In the case of these operators , a common type for the operands and the result must be determined . This is done as specified by the following table .

Unsigned Signed Rank Operands and Result type
uT sT uT >= sT uT
uT sT uT < sT sT , if sT is capable of holding , all the possible values of : uT .

The unsigned type of sT , if sT is not capable of holding all the possible values of : uT .
uT , means an unsigned type , such as : `unsigned int`
sT , means a signed type , such as :`int`
The result of relational operators such as < , is always 0 for true , and 1 for false , and it is always of the type int .
```int si = -1 ;
unsigned int ui = 0 ;

ui = ui + si ;
/*
int , and unsigned int , have the same
rank , one is signed , and the other
is unsigned , as such both operands ,
must be converted to the unsigned int
type , and the result of the operation ,
is of an the unsigned int type .
ui is unsigned , so no conversion is
necessary .
To convert si , to the unsigned int type ,
and since both si and ui have the same
width , the bits of si , which are
11111111111111111111111111111111 ,
are kept as is , they are only reinterpreted
as belonging to a signed type , so now
they have a value of 4294967295 .
The addition is performed , and the result
of the addition operation , is as such :
4294967295 + 0 = 4294967295 , and is
of the type unsigned int .
ui is of type unsigned int , as such
no conversion is necessary , and the
result of 4294967295 is stored in ui .
*/

long long lli = -1 ;
ui = lli + ui ;
/*
lli is of the type long long ,
it has a higher rank than
unsigned int . long long
can hold all the values of
unsigned int , as such ,
both operands must be of
the type long long .
lli is of the type long long ,
so no conversion is necessary .
ui is an unsigned int , it has
a bit representation of
11111111111111111111111111111111
it is first extended to unsigned
long by using zero fill .
0000000000000000000000000000000011111111111111111111111111111111
After that , the gotten bits are
reinterpreted as being of type
long long . The gotten value , is
the same as the value of ui , which
is 4294967295 .
The addition is  performed between ,
the two long long integer types , and
the result is -1 + 4294967295 , which
is equal to 4294967294 , and is of
the type long long .
ui is of the type unsigned int , the result
which is of the type long long  must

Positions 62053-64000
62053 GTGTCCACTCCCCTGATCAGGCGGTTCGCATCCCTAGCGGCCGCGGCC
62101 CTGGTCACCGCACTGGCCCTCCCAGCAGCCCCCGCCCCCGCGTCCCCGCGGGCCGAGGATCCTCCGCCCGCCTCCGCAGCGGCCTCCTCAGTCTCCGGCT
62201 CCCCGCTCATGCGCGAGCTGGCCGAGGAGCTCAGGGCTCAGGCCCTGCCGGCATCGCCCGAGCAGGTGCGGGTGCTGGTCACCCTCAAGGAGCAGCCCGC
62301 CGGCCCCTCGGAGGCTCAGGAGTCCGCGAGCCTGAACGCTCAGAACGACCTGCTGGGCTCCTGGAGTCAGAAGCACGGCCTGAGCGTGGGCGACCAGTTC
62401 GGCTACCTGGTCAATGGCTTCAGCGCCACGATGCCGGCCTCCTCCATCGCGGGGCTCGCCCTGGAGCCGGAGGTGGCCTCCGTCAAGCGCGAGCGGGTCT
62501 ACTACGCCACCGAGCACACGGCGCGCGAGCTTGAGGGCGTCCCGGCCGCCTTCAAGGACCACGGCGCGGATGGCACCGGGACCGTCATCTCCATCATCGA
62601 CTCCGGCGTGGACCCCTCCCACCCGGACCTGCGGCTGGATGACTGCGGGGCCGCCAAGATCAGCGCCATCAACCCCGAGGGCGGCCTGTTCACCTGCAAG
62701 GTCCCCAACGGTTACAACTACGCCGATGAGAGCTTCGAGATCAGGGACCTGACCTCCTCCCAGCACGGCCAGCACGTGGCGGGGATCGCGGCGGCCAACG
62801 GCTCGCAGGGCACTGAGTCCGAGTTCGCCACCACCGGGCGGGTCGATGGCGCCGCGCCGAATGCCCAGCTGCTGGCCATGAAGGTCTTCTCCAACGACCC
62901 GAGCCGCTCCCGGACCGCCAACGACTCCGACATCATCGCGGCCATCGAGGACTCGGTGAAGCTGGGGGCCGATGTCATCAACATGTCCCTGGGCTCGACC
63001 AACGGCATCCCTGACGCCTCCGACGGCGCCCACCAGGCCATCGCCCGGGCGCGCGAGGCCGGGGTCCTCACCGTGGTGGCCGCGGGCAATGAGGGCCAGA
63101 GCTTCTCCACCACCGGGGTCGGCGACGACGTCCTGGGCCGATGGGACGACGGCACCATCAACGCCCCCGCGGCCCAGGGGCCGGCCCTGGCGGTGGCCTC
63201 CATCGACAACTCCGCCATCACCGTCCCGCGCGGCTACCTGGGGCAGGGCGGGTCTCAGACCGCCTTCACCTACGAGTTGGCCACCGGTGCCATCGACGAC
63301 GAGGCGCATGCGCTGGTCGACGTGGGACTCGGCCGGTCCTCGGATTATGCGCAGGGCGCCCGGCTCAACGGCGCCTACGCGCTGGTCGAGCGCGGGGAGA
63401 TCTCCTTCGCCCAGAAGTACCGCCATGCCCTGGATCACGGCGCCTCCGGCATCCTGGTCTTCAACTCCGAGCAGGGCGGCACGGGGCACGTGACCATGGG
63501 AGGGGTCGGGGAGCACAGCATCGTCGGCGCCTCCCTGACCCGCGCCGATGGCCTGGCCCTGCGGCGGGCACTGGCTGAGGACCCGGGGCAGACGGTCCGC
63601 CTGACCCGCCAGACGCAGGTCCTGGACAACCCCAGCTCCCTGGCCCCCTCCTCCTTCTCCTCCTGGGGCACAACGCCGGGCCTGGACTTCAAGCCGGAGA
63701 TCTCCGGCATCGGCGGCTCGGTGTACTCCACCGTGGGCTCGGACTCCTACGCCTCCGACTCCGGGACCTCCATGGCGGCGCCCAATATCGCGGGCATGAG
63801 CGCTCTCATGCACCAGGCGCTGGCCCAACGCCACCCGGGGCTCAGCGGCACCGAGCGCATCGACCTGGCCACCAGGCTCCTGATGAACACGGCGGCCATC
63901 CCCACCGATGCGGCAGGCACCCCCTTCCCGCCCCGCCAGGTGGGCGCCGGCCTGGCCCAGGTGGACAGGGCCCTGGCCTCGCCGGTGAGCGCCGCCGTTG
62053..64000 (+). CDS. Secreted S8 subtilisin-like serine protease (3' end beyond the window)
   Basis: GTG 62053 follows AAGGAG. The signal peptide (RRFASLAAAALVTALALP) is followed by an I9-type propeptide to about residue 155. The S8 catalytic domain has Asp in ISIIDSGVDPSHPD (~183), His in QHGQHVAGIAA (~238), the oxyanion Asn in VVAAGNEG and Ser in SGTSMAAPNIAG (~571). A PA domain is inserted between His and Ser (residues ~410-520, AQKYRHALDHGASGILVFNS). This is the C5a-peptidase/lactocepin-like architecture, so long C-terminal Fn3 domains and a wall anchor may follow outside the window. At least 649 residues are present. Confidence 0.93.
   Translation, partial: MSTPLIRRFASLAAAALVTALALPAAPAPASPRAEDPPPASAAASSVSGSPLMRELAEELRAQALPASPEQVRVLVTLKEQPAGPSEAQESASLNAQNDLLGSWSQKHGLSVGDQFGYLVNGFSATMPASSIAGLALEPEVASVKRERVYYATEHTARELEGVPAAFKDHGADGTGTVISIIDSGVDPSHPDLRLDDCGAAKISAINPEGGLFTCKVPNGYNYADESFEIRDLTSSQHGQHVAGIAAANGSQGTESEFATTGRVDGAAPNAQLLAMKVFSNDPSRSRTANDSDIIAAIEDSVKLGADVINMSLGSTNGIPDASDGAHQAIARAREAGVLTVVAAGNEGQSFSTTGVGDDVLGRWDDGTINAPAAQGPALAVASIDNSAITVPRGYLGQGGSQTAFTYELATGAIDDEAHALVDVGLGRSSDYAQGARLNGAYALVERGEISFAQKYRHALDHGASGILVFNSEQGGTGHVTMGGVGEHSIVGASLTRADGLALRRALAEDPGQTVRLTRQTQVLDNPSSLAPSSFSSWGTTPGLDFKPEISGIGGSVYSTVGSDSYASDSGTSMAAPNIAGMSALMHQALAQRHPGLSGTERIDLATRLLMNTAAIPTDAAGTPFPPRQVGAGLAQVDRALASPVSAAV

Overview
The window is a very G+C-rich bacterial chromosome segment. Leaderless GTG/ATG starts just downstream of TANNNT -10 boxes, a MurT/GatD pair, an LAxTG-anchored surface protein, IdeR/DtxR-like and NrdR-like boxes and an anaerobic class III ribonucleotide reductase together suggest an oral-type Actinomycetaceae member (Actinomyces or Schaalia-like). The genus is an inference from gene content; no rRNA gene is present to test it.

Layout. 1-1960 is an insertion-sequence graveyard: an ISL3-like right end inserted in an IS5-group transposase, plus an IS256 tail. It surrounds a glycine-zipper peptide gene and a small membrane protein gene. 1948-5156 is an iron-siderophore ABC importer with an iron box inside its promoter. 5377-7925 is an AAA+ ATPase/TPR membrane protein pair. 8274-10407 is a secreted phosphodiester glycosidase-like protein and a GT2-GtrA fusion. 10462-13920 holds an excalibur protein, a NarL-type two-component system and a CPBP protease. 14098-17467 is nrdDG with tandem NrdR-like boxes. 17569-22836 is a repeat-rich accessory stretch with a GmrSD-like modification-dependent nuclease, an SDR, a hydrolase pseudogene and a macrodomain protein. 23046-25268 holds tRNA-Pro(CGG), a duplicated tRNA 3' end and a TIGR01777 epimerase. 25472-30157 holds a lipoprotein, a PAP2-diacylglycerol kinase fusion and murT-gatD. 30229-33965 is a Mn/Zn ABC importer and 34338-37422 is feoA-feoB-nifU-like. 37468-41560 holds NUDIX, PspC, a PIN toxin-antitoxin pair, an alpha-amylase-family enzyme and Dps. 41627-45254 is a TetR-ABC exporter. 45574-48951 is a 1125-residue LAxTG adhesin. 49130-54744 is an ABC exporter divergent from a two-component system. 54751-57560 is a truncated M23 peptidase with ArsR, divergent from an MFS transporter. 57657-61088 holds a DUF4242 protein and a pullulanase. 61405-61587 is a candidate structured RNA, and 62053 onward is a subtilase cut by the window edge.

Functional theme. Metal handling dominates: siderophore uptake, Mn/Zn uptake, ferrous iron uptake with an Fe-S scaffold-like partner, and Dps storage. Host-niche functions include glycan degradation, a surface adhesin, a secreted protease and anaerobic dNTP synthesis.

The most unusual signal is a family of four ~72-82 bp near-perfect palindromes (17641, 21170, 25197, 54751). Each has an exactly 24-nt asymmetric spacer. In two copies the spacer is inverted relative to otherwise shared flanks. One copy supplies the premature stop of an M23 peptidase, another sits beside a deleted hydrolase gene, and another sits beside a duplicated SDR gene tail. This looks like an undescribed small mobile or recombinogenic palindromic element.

be converted to unsigned int  .
It is first converted to unsigned long long ,
the bits pattern does not change ,  so it remains
0000000000000000000000000000000011111111111111111111111111111110 .
Now that is is of the type unsigned long long ,
it is truncated to the type of ui , which is
unsigned int , and it has the format :
11111111111111111111111111111110  ,
and a value of : 4294967294 .
*/

long int li  = -1 ;
li = li + ui ;
/*
ui is an unsigned int , whereas li
is a long int . A long int has
a higher rank than an unsigned
int . Assuming that on this machine ,
both long int and unsigned int have
a width of 32 bits , this means
that long int is not capable of
representing all the possible values
of the unsigned int type , as such
the operands , and the result
must be of the unsigned long type .
li bits are kept as is , and only
reinterpreted as being of the
type unsigned long , as such li
will have the value of 4294967295 .
ui is converted to unsigned long , by
widening. unsigned int , and unsigned long
have the same width , as such the bits
of ui remains the same ,
11111111111111111111111111111110 .
8589934589 . The result is of
the type unsigned long , it cannot
fit the width of the unsigned
long type , which has a max
value of 4294967295 , as such
overflow has occurred .
The modulo of the result , with
regards to 2 to the power of
the number of bits ,
of the unsigned long type is taken .
This is equal to
8589934589 % 4294967296 =
4294967293 , which is
11111111111111111111111111111101
The result must be stored in li ,
li is of the long type , the gotten
value is of the type unsigned long ,
the bits are kept as is , and the
result is only reinterpreted as being
a signed long , as such the value
of li is -3 .
*/
```

For information on overflow of the signed , and unsigned integer types , you can check this , and this article .

### Cast operator

`Explicit` conversion happens , when using the casting operator : `(Type) expression` . As an example , explicitly casting the `int` literal `1` , to the `long` type .

```(long) 1
```

When using the cast operator , this is called `explicit` casting , all other cases of conversion , are called `implicit` casting .

## Conversion of the floating point types

### Converting from one floating type , to another